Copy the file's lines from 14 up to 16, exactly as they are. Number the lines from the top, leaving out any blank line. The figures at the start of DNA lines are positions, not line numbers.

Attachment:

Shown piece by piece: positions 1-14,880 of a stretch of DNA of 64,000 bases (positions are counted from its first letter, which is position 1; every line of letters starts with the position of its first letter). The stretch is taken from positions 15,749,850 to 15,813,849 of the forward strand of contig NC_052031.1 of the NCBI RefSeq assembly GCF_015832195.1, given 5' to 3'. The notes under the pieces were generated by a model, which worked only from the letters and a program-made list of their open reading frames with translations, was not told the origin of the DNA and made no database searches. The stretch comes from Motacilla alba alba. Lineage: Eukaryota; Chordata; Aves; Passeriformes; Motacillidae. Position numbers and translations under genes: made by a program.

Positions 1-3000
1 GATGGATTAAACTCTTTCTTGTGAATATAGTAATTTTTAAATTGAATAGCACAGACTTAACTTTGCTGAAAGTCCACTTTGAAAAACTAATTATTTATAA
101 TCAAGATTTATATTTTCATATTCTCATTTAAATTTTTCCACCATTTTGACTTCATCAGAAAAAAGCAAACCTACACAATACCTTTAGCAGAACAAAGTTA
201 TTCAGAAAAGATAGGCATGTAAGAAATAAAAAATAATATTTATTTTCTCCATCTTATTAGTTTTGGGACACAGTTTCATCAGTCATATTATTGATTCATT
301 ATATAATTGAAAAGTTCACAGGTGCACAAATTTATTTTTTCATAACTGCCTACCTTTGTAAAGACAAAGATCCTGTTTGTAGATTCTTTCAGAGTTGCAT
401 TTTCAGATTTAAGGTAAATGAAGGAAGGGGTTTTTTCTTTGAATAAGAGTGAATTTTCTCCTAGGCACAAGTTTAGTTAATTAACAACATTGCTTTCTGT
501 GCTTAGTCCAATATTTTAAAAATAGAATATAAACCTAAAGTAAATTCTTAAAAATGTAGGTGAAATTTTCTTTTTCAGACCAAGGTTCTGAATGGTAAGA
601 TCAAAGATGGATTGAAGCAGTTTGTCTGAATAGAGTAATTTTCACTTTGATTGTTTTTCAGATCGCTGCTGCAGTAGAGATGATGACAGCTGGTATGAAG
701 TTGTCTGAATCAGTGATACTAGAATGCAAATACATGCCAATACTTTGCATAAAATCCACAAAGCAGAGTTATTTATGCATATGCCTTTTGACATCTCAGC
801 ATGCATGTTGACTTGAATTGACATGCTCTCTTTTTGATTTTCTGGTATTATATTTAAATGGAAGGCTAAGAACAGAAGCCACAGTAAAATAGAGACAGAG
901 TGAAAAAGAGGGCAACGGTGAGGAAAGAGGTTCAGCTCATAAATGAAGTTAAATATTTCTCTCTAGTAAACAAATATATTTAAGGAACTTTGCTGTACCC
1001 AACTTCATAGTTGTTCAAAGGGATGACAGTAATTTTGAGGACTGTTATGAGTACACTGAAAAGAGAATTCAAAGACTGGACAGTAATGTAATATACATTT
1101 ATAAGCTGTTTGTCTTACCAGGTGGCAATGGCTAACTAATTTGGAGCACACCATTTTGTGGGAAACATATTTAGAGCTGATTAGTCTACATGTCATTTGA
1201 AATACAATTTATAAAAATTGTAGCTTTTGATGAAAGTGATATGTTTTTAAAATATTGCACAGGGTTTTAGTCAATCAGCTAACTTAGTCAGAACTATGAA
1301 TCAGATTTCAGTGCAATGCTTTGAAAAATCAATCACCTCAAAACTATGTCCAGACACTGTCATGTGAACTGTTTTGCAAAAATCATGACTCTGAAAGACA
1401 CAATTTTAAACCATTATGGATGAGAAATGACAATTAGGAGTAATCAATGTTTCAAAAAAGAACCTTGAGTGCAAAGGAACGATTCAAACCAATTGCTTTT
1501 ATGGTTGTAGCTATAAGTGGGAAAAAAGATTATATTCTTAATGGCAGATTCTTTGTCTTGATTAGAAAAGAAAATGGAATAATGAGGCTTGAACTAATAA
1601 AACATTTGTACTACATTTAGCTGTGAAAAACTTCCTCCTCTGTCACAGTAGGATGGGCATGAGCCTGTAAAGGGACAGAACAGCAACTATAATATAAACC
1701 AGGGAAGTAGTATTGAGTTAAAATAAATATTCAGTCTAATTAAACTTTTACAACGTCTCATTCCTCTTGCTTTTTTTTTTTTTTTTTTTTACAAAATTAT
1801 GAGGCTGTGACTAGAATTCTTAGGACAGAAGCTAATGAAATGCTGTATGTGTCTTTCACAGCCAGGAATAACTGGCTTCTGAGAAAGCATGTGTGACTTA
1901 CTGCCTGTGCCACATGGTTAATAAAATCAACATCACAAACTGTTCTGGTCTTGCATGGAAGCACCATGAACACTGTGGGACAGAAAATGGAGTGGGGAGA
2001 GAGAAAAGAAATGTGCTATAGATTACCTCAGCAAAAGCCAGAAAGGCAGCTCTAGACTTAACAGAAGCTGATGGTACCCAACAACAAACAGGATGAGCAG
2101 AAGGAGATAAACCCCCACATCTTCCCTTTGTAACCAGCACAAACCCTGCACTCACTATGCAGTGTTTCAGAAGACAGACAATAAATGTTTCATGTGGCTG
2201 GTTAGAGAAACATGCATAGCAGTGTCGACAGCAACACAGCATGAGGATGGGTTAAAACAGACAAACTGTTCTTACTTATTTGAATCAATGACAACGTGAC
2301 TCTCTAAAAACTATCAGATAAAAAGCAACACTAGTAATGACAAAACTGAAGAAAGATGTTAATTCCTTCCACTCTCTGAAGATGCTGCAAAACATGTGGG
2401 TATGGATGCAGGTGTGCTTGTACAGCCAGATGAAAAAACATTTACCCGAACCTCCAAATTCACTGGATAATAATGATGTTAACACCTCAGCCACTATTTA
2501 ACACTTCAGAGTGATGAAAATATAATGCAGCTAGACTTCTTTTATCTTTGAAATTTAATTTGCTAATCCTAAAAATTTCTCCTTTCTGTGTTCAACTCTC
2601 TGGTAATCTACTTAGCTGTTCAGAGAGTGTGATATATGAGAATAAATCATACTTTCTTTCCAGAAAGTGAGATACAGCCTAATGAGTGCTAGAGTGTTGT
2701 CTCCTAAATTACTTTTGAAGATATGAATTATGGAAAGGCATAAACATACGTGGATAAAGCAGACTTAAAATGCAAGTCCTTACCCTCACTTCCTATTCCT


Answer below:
1101 ATAAGCTGTTTGTCTTACCAGGTGGCAATGGCTAACTAATTTGGAGCACACCATTTTGTGGGAAACATATTTAGAGCTGATTAGTCTACATGTCATTTGA
1201 AATACAATTTATAAAAATTGTAGCTTTTGATGAAAGTGATATGTTTTTAAAATATTGCACAGGGTTTTAGTCAATCAGCTAACTTAGTCAGAACTATGAA
1301 TCAGATTTCAGTGCAATGCTTTGAAAAATCAATCACCTCAAAACTATGTCCAGACACTGTCATGTGAACTGTTTTGCAAAAATCATGACTCTGAAAGACA